Cha siu bao
Cha siu bao (Chinese: 叉燒包; pinyin: chāshāo bāo; Cantonese Yale: chāsīu bāau) is a Cantonese barbecue-pork-filled bun (baozi). The buns are filled with barbecue-flavored cha siu pork. They are served as a type of dim sum during yum cha and are sometimes sold in Chinese bakeries. Cha siu refers to the pork filling; the word bao means "bun".
|Alternative names||Char siu bao, manapua or keke pua'a|
|Place of origin||Southern China|
|Variations||Baked or steamed|
|501.2 kcal (2098 kJ)|
|Cha siu bao|
|Hanyu Pinyin||chāshāo bāo|
|Literal meaning||"barbecue pork bun"|
There are two major kinds of cha siu bao, the traditional steamed version is called 蒸叉燒包 (pinyin: zhēng chāshāo bāo; Cantonese Yale: jīng chāsīu bāau) or simply 叉燒包 (chāshāo bāo; chāsīu bāau), while the baked variety is usually called 叉燒餐包 (chāshāo cān bāo; chāsīu chāan bāau). Steamed cha siu bao has a white exterior, while the baked variety is browned and glazed.
Although visually similar to other types of steamed baozi, the dough of steamed cha siu bao is unique since it makes use of both yeast and baking powder as leavening. This unique mix of leavening gives the dough of cha siu bao the texture of a slightly dense, but fine soft bread.
Encased in the center of the bun is tender, sweet, slow-roasted pork tenderloin. This cha siu is diced, and then mixed into a syrupy mixture of oyster sauce, hoisin sauce, roasted sesame seed oil, rice vinegar, shaoxing wine or dry sherry, soy sauce, sugar and cornstarch.
In Hawaii, the item is called manapua. Its name is a shortening of the Hawaiian mea ʻono puaʻa, meaning, "delicious pork thing." In the U.S. mainland, the Chinese term is commonly used. The Chinese brought this dim sum item with them when they were brought over as plantation workers. In American Samoa and its surrounding islands, the item is referred to as keke pua'a, literally meaning "pig cake".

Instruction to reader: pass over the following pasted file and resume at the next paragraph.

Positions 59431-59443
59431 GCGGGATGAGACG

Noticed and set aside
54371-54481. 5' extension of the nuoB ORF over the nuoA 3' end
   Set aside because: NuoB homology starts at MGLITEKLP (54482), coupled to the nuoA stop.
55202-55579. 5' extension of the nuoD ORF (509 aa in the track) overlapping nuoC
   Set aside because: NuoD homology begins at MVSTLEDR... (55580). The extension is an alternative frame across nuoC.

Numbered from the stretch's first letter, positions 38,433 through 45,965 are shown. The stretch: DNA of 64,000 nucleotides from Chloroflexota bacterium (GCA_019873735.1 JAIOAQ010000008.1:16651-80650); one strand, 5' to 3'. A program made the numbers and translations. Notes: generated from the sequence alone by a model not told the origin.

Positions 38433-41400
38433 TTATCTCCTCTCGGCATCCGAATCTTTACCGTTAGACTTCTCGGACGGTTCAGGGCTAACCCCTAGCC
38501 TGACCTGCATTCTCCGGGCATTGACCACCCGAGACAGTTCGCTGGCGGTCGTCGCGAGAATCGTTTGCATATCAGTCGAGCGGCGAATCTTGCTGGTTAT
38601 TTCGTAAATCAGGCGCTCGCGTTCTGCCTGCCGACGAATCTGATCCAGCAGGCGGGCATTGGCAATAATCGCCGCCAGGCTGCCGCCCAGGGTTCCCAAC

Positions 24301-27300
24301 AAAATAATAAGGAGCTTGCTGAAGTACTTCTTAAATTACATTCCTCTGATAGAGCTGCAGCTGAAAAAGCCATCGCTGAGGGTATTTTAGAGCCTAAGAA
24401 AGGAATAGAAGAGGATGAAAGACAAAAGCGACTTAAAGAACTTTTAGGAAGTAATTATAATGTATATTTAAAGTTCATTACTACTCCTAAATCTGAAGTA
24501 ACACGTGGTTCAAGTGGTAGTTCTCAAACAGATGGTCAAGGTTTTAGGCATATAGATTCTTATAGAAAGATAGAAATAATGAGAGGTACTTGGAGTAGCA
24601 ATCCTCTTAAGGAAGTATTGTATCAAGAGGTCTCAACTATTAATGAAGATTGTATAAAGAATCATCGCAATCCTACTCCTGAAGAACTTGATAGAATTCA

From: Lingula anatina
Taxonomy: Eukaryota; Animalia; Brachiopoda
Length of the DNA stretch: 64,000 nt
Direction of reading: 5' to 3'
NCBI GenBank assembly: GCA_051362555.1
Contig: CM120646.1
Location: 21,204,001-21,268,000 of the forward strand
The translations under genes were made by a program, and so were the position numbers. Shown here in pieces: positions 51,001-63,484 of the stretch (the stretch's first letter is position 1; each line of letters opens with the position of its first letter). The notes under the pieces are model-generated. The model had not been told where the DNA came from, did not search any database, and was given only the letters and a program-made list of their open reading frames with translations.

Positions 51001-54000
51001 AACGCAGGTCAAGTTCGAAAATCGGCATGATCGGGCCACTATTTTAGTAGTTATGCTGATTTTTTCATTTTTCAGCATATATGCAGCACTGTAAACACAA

This food usually consists of a white bun with a dark pink-colored diced pork filling. The Hawaiian version of the cha siu bao tends to be larger than its Chinese cousin and can be either steamed or baked. In Hawaii starting in the plantation era, Manapua sellers were and still are a common oucurence. The Manapua seller figure has even become an iconic symbol of Hawaii. The red pork filling's dark pink color comes from marinating the pork with a very small amount of saltpeter prior to slow roasting. The bun is occasionally baked, but more frequently steamed when it is made. Manapua has come to mean any meat-filled or bean-paste-filled bun made with the same dough as described above including locally created versions with hot dogs, curry chicken, kalua pig, and even ube (purple yam), which is a popular vegetarian version of the manapua. In Hawaii, freshly prepared or prepackaged frozen manapua may be found in dedicated bakeries, restaurants, and chain convenience stores.
|Wikimedia Commons has media related to Cha siu bao.|
- Hsiung, Deh-Ta. Simonds, Nina. Lowe, Jason. . The food of China: a journey for food lovers. Bay Books. ISBN 978-0-681-02584-4. p24.
- Christopher DeWolf; Izzy Ozawa; Tiffany Lam; Virginia Lau; Zoe Li (13 July 2010). "40 Hong Kong foods we can't live without". CNN Go. Archived from the original on 2012-11-05. Retrieved 14 August 2012.
- rec.food.recipes Luckytrim, Chinese Pork Buns (Char Siu Bao) Recipe
- Michelle Che, Chinese Pork Buns (Cha Siu Bao)
- Geni Raitisoja (June 25, 2008). "Chinese recipes: char siu (barbecued pork)". All About China. Radio86. Archived from the original on 2012-03-27.